Marybeth Hicks

But users ages 13 to 18 are guaranteed privacy by Facebook. Parental authority essentially is meaningless when your child becomes an “authorized” user of Facebook. Rather, the company simply encourages parents to talk with their kids about the best ways to use the site.

We send some strange and conflicting messages to our teenagers. On one hand, we practically encourage their ongoing adolescence with rules that regulate whether they can ride a bike to school, much less get a job or drive a car.

Then again, we let them roam the Internet, facilitating and respecting their privacy without the means to assert our proper protection and judgment over their virtual activities.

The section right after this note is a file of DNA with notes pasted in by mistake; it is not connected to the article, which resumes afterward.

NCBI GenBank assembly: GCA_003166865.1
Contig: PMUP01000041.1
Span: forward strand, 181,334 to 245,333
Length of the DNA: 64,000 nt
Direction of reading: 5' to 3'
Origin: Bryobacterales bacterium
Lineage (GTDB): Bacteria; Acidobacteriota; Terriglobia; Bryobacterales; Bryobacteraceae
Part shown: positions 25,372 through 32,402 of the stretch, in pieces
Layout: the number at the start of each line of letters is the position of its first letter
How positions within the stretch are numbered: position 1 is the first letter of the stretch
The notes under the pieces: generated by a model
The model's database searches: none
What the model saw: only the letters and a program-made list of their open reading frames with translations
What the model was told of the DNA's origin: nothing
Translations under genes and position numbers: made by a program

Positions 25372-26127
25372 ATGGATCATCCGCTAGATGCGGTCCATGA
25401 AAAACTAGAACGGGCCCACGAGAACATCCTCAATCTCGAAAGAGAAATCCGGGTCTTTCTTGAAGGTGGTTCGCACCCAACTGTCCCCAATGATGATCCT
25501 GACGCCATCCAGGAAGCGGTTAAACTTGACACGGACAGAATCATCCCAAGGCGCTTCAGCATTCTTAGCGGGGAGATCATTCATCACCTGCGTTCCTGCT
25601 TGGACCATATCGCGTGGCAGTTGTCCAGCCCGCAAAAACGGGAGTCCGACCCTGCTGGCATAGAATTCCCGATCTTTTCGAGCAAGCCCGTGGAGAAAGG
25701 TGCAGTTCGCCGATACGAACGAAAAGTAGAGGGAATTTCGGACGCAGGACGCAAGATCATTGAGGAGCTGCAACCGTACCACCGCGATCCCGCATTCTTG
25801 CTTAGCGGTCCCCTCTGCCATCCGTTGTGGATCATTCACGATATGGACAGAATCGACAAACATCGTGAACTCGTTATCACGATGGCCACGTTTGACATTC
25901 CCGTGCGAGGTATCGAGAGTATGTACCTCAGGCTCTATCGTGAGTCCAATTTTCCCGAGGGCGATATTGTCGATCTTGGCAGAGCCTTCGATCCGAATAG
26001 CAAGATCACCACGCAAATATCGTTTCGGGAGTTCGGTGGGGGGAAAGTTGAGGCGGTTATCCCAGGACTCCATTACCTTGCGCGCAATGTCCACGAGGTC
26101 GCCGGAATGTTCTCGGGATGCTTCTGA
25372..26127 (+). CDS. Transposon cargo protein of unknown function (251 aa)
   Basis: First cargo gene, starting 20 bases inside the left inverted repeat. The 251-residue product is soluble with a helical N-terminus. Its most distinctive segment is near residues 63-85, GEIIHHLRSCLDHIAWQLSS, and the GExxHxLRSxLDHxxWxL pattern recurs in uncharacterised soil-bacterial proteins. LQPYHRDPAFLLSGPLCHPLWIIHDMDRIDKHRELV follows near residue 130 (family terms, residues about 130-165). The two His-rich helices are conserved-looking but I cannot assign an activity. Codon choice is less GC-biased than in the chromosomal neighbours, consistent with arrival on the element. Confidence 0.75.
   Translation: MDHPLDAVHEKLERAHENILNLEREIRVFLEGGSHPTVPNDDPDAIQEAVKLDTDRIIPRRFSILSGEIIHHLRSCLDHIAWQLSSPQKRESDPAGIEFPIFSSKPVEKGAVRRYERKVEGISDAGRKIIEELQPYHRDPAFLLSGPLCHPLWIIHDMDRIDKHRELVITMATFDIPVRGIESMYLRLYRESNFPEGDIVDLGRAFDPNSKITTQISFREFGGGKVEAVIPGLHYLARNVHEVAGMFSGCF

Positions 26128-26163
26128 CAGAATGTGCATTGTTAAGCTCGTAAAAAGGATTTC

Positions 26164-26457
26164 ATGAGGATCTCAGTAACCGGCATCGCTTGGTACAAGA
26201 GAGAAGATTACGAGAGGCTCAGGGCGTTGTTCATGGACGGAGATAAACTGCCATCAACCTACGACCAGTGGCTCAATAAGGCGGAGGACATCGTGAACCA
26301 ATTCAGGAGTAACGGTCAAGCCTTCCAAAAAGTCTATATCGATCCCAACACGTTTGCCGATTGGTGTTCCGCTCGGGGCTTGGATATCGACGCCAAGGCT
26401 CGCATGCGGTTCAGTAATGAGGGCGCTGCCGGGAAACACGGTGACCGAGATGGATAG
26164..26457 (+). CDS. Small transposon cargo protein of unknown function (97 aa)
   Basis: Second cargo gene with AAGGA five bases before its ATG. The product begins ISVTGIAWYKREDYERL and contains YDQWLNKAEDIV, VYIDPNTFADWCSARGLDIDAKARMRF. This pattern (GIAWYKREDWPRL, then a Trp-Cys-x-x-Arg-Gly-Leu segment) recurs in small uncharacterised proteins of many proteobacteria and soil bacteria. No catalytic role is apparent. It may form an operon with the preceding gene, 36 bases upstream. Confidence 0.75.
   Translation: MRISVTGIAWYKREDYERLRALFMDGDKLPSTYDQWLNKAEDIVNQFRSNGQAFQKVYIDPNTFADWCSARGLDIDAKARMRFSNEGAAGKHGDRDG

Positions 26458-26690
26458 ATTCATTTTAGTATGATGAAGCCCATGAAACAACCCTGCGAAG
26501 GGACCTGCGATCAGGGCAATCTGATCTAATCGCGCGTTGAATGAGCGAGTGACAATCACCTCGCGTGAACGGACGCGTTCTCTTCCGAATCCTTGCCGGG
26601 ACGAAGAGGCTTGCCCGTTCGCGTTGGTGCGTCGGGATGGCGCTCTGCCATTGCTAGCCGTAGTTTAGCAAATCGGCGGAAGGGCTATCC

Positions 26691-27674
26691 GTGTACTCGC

There probably are a host of unintended consequences with this bill, but there’s also a germ of respect for parents in it that ought to be upheld more broadly.

Solid parenting usually will alleviate the need to go around a teen and demand that information be removed from his or her Facebook page.

Still, a law that reminds social networking companies of the primacy of parents in the lives of their minor children is a good thing.


Marybeth Hicks

Marybeth Hicks is the author of Don't Let the Kids Drink the Kool-Aid: Confronting the Left's Assault on Our Families, Faith, and Freedom (Regnery Publishers, 2011).